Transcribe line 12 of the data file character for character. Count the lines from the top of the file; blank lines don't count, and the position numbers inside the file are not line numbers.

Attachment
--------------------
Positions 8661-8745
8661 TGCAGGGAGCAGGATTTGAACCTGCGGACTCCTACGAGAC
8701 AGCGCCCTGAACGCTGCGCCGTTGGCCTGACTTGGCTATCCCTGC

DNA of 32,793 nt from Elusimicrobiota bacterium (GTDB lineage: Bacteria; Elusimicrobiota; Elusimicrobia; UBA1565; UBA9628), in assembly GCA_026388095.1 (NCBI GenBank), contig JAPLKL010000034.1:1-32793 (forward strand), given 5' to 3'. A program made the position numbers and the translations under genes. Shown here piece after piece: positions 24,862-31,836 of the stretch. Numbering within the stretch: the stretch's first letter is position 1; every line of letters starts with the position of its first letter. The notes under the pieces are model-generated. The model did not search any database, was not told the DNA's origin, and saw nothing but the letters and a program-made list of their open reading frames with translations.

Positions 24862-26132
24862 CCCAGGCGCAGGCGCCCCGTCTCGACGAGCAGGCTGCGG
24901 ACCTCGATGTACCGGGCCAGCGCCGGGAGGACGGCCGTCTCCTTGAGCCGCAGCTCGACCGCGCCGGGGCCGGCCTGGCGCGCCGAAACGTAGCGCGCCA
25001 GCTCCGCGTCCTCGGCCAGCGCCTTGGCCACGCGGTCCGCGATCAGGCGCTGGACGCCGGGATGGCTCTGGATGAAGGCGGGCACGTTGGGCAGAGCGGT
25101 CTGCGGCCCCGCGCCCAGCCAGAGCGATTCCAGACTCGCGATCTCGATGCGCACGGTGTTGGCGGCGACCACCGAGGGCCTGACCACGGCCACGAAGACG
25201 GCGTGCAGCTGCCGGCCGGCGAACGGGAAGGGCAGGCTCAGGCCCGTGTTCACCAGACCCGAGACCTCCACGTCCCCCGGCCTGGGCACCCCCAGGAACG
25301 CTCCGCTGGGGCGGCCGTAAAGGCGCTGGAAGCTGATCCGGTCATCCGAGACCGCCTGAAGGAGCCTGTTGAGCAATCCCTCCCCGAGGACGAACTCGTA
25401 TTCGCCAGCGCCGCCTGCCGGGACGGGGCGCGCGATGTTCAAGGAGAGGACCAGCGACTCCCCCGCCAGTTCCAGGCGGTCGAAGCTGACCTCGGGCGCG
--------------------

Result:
25401 TTCGCCAGCGCCGCCTGCCGGGACGGGGCGCGCGATGTTCAAGGAGAGGACCAGCGACTCCCCCGCCAGTTCCAGGCGGTCGAAGCTGACCTCGGGCGCG